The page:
|By Im_Blue (Im_Blue) on Thursday, August 05, 2004 - 02:52 am: Edit|
I think "her lectures have roughly 300-400 people" is an exaggeration anyway. According to US News, JHU has 58% of classes with under 20 people and 16% of classes with over 50 people. There might be a handful of introductory freshman classes that huge.
|By Alexandre (Alexandre) on Thursday, August 05, 2004 - 03:03 am: Edit|
But that is indeed the case with most research universities. Schools like Harvard, Cornell, Johns Hopkins, Stanford, Northwestern, Brown, Michigan, Cal, Columbia, etc... They all have some classes with over 200 students. As Im Blue pointed out, classes over 50 students are not at all common at any of those top universities and are mainly limited to introductory classes which do not require much individual attention.
|By Mom101 (Mom101) on Thursday, August 05, 2004 - 03:10 am: Edit|
I went to one of the ivys on your list in the dark ages, graduated in '81, and I can tell you they wanted every student to succeed. Profs bent over backwards to help you to do well. In a recent alumni magazine the cover story was on grade inflation, leading me to believe it hasn't changed.
|By Alongfortheride (Alongfortheride) on Thursday, August 05, 2004 - 09:34 am: Edit|
I would hope that one's college challenges them to think like no other place they have studied before. Some people call that hard, but a lot of students will think that that's what they came for and many will think tht is what they are working outside jobs to pay for. As has been said numerous times, college is what you make of it.
|By Asianalto (Asianalto) on Thursday, August 05, 2004 - 10:41 am: Edit|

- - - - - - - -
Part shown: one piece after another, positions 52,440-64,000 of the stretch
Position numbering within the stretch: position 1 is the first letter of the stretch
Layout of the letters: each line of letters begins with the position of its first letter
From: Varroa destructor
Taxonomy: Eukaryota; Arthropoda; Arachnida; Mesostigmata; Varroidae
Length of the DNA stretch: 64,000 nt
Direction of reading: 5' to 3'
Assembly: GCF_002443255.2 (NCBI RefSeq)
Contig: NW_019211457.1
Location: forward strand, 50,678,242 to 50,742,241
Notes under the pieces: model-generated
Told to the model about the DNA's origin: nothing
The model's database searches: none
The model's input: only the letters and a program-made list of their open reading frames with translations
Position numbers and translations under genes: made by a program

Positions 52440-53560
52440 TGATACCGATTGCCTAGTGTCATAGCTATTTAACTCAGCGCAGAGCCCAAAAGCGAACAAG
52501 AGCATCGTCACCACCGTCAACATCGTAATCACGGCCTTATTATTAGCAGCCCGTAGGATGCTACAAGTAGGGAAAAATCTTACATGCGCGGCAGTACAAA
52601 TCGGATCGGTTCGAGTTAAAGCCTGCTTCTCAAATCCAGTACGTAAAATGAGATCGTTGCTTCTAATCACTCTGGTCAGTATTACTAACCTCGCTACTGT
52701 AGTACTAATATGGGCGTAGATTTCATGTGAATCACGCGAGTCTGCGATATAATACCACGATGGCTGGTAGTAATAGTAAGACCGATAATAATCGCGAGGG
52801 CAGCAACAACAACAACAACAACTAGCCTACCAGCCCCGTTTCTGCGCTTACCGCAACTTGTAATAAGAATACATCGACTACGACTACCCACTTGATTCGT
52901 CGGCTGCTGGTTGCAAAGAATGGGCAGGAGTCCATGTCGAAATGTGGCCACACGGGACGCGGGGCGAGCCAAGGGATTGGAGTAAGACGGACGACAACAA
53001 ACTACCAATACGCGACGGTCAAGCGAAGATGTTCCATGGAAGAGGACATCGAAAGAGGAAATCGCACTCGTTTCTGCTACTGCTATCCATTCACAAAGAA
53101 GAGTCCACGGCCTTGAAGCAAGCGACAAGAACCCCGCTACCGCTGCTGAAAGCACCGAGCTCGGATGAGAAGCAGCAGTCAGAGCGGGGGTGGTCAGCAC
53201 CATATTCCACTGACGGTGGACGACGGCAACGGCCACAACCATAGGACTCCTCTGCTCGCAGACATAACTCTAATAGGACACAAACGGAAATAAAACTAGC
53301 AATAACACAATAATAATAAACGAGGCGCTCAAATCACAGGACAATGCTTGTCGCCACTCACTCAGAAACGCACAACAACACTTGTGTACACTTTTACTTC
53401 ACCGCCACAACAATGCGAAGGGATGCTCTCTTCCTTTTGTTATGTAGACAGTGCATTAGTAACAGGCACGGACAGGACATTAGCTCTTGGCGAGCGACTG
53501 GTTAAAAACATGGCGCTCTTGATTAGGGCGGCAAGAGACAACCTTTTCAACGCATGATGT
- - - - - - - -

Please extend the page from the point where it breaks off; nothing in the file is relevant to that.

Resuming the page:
It is said that there is a bridge over a gorge at cornell where students jump from when they get overwhelmed by the work.
|By Newnudad (Newnudad) on Thursday, August 05, 2004 - 11:38 am: Edit|
Only 9% of classes have over 50 students, and 71% of classes have under 20 students.
Regarding the work/stress levels - I think that if you can get in, you can do the work if you apply yourself.
Good Luck with your decision!
|By Kk19131 (Kk19131) on Thursday, August 05, 2004 - 11:59 am: Edit|
My intro classes at Northwestern (except freshman seminar, with only 15 people) have an approximate enrollment of about 220 people, however, all the upper-level classes, seem to have approximate enrollments between 50-60. This also depends on the studentís major and the school in which he is enrolled; arts and science classes tend to be larger because of the distribution requirements, while classes in education and communications tend to be smaller. And out rockin' journalism school is almost always busy!
|By Shyboy13 (Shyboy13) on Thursday, August 05, 2004 - 12:33 pm: Edit|
"everyone except her drinks and then throws up in the hallways"
This is so funny it made me laugh out loud at work. That means that about 4,176 students throw up in the hallways. There must be some really dirty halls at John Hopkins! Do the students do this regularly? Why dont they just throw up somewhere else?